Food & Wine Rescheduled for September
The Food & Wine Classic, typically held in June, will move to Sept. 9-12, 2021, the Aspen Daily News reported. The event is inherently not socially distanced, but organizers feel confident that the pandemic will be subdued enough by then to host the crowded event. Aspen City Council approved the new dates. In order to construct the tents that transform Wagner Park into the Grand Tasting Pavilion, the festival would need private use of the land from Sept. 1 to 15, which overlap with two long-standing sporting events held in Aspen each fall: the MotherLode Volleyball Classic and Ruggerfest. The MotherLode will amend its courts layouts and Ruggerfest will push back its dates to accommodate for Food & Wine.
City Council Approves Pay Raise
After 20 years, the Aspen City Council is getting a $1,000-per-month raise, the Aspen Daily News reported. Council salaries have not seen any increase since 2001. The raise aims to help compensate council members for their time as a public servant, which is a part-time job. The new ordinance also formalizes the hours worked, shifting the language from “part time” to “at least 20 hours” to clarify for council members with work-hour requirements for their deed-restricted housing.
Aspen Ideas Will Remain Virtual
The Aspen Ideas Festival in June will be a virtual gathering like it was in 2020, with the possibility of any in-person sessions hinging on the state of public health, the Aspen Times reported. The lineup of speakers will be unveiled in 2021, but the theme is “American Futures,” examining issues ranging from “democracy to science, the USA’s role on the world stage, and inequality.” Aspen Ideas is scheduled to run online from June 27 to 30.
November Sets Lodging Records, and Then They Drop
Aspen’s lodging industry set a record for occupancy in November despite the coronavirus pandemic, the Aspen Times reported. Occupancy in Aspen was 32%, beating 2018’s 31.5%. Snowmass was at 16.3%, similar to last year’s 16.6%, according to Stay Aspen Snowmass.
Reservations on the books for December were down nearly 18% on Nov. 1 compared with the same point last year. By Nov. 30, reservations for December were down 27.5%. For the winter overall, bookings are down 47% compared with the same time last year. December’s official occupancy numbers will be released in late January.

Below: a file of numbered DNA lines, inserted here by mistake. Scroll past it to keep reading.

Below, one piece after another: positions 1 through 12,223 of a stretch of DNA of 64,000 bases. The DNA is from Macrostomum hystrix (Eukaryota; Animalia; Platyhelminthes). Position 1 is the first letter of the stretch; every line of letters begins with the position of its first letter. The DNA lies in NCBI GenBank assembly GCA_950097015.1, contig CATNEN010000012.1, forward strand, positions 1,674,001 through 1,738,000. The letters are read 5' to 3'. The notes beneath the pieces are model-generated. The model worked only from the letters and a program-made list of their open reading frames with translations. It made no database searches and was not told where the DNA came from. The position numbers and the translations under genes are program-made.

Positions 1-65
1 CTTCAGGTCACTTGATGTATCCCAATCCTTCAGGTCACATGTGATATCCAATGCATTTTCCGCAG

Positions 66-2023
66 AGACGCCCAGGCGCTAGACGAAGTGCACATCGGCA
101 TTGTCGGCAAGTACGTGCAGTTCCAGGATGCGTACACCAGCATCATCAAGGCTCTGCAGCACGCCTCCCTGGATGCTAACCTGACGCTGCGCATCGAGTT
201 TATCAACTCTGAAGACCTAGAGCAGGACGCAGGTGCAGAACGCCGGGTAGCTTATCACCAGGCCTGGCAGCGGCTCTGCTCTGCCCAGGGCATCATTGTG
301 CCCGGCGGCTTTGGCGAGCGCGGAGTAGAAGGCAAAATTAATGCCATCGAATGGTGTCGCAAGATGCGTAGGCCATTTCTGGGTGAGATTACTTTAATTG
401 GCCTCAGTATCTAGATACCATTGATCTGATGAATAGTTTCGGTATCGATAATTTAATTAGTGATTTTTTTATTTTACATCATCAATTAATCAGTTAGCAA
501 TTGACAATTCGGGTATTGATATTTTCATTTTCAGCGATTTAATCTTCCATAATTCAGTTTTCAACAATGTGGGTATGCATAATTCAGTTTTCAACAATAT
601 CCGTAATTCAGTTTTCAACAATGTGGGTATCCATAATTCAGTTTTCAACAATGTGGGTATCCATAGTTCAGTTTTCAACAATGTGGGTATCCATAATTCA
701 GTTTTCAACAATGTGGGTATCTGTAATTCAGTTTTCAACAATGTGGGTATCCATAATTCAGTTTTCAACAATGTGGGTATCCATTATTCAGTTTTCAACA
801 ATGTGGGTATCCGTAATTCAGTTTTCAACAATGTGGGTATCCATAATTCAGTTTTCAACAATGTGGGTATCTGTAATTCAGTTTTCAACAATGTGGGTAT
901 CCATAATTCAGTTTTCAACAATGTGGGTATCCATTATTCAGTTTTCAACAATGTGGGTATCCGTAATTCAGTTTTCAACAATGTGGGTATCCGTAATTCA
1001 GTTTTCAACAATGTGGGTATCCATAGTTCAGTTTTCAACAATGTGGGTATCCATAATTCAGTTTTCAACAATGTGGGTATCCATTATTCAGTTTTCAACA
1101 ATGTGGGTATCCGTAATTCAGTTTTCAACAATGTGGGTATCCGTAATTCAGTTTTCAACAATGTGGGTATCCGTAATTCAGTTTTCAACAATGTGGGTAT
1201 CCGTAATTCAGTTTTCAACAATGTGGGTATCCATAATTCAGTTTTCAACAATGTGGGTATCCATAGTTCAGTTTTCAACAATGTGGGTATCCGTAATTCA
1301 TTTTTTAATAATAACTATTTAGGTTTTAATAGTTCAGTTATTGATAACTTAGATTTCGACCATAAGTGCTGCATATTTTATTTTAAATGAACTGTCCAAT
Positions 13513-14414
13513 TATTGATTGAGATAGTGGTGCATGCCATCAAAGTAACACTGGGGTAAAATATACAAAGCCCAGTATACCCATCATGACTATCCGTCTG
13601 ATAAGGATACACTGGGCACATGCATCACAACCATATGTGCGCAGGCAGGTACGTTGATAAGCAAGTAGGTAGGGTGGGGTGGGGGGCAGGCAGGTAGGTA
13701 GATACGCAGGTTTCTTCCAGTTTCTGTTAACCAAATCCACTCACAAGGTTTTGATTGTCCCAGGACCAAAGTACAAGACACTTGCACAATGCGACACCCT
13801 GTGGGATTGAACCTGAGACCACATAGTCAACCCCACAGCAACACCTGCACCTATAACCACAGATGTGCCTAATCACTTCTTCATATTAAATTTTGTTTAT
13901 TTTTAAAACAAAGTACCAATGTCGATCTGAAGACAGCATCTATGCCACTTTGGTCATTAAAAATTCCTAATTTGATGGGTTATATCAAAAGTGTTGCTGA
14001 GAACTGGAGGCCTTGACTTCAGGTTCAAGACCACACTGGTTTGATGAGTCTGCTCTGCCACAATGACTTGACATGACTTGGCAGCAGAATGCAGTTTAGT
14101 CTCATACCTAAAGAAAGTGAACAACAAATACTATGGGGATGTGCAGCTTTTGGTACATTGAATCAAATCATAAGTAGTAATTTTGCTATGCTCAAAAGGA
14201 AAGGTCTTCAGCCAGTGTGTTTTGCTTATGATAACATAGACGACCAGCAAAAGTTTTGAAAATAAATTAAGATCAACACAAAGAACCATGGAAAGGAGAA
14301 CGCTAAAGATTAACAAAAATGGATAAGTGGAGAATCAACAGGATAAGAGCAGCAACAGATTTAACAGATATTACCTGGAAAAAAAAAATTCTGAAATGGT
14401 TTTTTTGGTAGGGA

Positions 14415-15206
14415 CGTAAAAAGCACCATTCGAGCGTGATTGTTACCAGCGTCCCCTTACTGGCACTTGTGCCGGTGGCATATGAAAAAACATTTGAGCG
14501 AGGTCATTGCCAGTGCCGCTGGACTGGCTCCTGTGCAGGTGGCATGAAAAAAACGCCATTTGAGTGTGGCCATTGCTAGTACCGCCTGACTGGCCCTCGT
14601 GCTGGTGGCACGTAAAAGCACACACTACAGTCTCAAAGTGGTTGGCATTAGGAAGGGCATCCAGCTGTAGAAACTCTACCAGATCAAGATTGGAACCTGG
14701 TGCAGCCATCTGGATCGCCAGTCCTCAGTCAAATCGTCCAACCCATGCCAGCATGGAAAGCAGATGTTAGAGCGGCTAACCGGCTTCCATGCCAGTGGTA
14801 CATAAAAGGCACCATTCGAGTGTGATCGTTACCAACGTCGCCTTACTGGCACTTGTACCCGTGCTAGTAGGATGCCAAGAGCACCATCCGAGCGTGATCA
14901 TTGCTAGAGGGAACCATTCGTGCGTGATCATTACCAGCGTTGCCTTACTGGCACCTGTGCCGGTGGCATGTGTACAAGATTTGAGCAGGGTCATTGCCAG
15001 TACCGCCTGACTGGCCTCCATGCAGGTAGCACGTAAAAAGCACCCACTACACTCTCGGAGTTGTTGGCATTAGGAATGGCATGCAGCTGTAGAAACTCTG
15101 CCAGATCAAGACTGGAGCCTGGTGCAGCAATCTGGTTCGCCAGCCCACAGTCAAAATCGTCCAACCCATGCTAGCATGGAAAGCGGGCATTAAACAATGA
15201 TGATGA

Westin, Wildwood Sells for $70 Million
Investors who bought the Westin Snowmass Resort and other properties in Snowmass Village for $70 million plan to make the 254-guestroom property a member of Marriott’s Autograph Collection, the Aspen Times reported. The sale included the Westin, the 151-room Wildwood Snowmass lodge and the 18,000-square-foot Snowmass Conference Center.
The sellers were Starwood Capital Group and Wasserman Real Estate. The new owners are Snowmass Resort LLC, an affiliate of Atlanta-based High Street Real Estate Partners LLC. High Street has partnered with other firms to buy and renovate such properties as the 1,231-room Sheraton Denver Downtown Hotel, the Hampton Inn Times Square North and Hilton Garden Inn Times Square in New York City, and King Charles Inn in Charleston, South Carolina, among other hotels.
Luminescence Lights Up Fanny Hill
Snowmass Luminescence, a three-month-long activation bringing light, color, and warmth to the mountain. The installation features a series of immersive light and sound activations.
The highlight is “Submergence,” which features 256 strands of light and more than 5,300 individual orbs enveloping viewers in a radiant glow. “Submergence” will accompany “The Tunnel,” a series of six light installations that forms an illuminated walkway on Fanny Hill between Base Village and Snowmass Mall for the duration of the activation. Each installation will offer an entirely new experience: archways of light, kaleidoscope effects and optical illusions are among the interactive designs. Another installation, “Prismatica” by Creos and Raw Design, will pop up for the month of February. Nearly a half-dozen artists from the Roaring Fork Valley will also contribute light displays on the Anderson Ranch Arts Center campus.
The event is nightly from sunset to 9 p.m. through Feb. 28, on Fanny Hill.
Tobacco Tax Funds Schools, Mental Health
The Basalt Town Council showed its support for investing a significant portion of its tobacco tax dollars into Basalt Elementary School and the Aspen Hope Center to further bolster the community’s mental health services, the Aspen Daily News reported. In 2018, Basalt voters overwhelmingly approved a tobacco tax question that went onto levy an additional $2 per pack of cigarettes purchased as well as a 40% tax on all other tobacco products sold in town.
The town has projected that by the end of 2020 it will have collected $480,000 in tobacco tax.
Elected officials are in favor of allocating $100,000 in tobacco tax revenue toward Roaring Fork Schools for three years to fund a mental health/behavioral health therapist in Basalt Elementary School. The Roaring Fork School District has already received marijuana tax dollars from Eagle County and a grant from the Colorado Department of Education, which has paid for mental health services at Basalt Middle School and Basalt High School.